Marijuana, Forgiveness, and Redemption

Facing Homelessness from Brenau University (Gainesville, Georgia)

Age 23

If you ever walk into Good News at Noon, you’ll notice a heavy smell of bread. That is because the office contains so much bread on this one shelf that one person could have sandwiches, hotdogs, and bread and butter for years to come. That isn’t the case, though. Good News at Noon serves about 40 people dinner at our Bible Study every night.

Mr. B, the guy who used to take care of us, heard some good news at noon when he was homeless in Chicago – and that’s where the name came from. At the Melrose Apartments in Gainesville, he would serve food and then he expanded and made it bigger. At least that’s the story I heard. I came to Good News after a lot of things happened in my life, but I think it makes more sense to tell you how I ended up in Gainesville, GA in the first place.

I was born and raised in Sacramento, California. I have several siblings. Some of them I have met, others I haven’t. I would like to meet them; it’s good to know your folks. In fact, one of my older brothers is the reason I’m in Gainesville. I came out here in about 2013 when my older brother became the manager of the Denny’s in Gainesville. He wanted me to be his cook, so I did. I liked it. It was a different experience because I’ve never had a job like that before. I stayed there for about three months, and then I left.

After that, I let go of my place and started working at the chicken plants out here. They paid more. I was living out of my car because I just didn’t like the living conditions of my apartment. I was also selling weed.

That’s where my life changed. On June 19, 2016, I got locked up for possession of marijuana with the intent to sell. The story of how I got caught is pretty funny, now that I look back on it. It was on a Sunday. I was sitting in my car in a parking garage, and I was waiting for someone to call me. There was no one around. It was just me. I remember seeing somebody walking by and I was just sitting there. I rolled a blunt, smoking. I got a call because someone wanted some weed. I was supposed to go meet with him. I ended up falling asleep in my car and then I woke up to a flashing light.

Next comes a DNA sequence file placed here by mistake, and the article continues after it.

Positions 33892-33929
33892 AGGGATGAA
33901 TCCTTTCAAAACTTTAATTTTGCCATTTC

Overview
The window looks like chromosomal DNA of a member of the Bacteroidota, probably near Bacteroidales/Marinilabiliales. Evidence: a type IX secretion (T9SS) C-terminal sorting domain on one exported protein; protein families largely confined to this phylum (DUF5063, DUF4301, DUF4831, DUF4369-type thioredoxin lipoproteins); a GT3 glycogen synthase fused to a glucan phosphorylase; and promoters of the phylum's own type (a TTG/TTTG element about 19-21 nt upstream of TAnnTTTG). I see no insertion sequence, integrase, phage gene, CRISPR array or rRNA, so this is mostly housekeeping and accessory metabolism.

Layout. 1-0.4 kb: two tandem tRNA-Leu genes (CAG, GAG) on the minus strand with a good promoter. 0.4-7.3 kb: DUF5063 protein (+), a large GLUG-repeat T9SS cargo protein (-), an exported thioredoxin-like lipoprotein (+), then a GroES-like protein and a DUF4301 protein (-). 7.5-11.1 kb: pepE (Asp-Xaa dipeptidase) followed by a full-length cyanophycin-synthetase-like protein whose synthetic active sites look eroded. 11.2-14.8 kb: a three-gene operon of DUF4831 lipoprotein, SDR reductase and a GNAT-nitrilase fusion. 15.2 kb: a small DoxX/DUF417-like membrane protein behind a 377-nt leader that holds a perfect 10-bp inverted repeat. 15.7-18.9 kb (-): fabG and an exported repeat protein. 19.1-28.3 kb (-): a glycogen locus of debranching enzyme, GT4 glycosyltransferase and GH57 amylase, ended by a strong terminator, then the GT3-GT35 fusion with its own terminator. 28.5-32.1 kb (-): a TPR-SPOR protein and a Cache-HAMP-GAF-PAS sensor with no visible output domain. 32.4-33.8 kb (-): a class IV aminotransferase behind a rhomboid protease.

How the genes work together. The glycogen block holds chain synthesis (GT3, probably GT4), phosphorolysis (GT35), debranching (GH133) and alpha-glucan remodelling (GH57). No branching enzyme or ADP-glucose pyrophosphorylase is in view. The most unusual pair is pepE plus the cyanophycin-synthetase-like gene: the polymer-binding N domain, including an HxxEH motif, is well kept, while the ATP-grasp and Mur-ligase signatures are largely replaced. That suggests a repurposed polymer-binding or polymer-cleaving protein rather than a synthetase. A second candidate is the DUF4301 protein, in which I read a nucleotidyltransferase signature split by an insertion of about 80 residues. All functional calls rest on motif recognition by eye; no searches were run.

I couldn’t believe after all this time, the police got me. My whole car smelled like weed from smoking, plus the weed I had on me. I had a scale in the door. I had honestly forgotten about the scale, but it didn’t even matter because my whole car smelled like weed.

As soon as I opened the door, the police officer wanted to check me and the car. I was hoping he didn’t find it. I only got caught with a half ounce of weed, but it could have been a lot worse than what it was. At the time, not only was I selling regular marijuana, which possession of is punishable by up to 10 years in prison, but I was also selling what’s known as “Gucci.” Gucci is synthetic marijuana.

At one time, synthetic marijuana was legal across the United States. Then state legislatures started cracking down on it, making any form or combination of synthetic marijuana, which was obtainable in gas stations and hookah shops, illegal. The stuff can kill you. People have died on that stuff. Never marijuana. Possession of synthetic marijuana is punishable in the state of Georgia by up to 15 years in prison, but with the intent to sell, it’s punishable by 20 years.

So now, I’m facing a drug charge. A federal drug charge. Possession of marijuana with the intent to sell. I’ve been locked up multiple times, but there was something different about this time. I remember sitting in the back of the cop car making promises to God, and a moment of clarity came over me.

Out of all the times I got locked up, there was something different about this one. I think that’s why it could have been worse. The Gainesville cops can be problematic. I understand they’re doing their jobs, but it wasn’t like the whole parking lot smelled like weed because my windows were up. I didn’t have loud music playing or anything like that.

The worst part about it was after I got out, I found out people were calling me because my mugshot was in the busted newspaper. That’s embarrassing. My friends and other people I know were calling me because they picked up a newspaper for a dollar and were asking me, “Hey man, what happened to you? I saw you in the newspaper!”

After staying in jail for about a week, I returned to Good News at Noon. A lot of times when I talk about Good News, I talk about Mr. Thomas. He’s a former employee at Good News, but I remember him for giving me a second chance. I first met Mr. Thomas not long after I let go of my apartment and started living in my car. He asked me if I wanted to stay here, and I told him I would love to. That man changed my life. If I had never come here, I wouldn’t have known about God.

Sometimes I catch myself still wanting to do bad, but you can’t be bad and good. You can’t be on the fence. Finding faith at Good News is a common story amongst the residents at Good News. Every day aside from Thursdays, the residents at Good News have a bible study service. A different church comes in every day and serves food after the service.

As far as my court date goes, I don’t know what’s going to happen. They haven’t told me anything. But all I can do is let go and let God handle it. I’m not worried about it, but I do understand that I have consequences to face. All I can do is worry about what’s going on now. And now I like to help people. Now I like to make sure the residents here are doing well. If people here are good, then I’m good.

Told by: Kenya Hunter

This story originally appeared in Facing Homelessness in Hall County, a publication of The Facing Project that was organized by Brenau University in Gainesville, Georgia.

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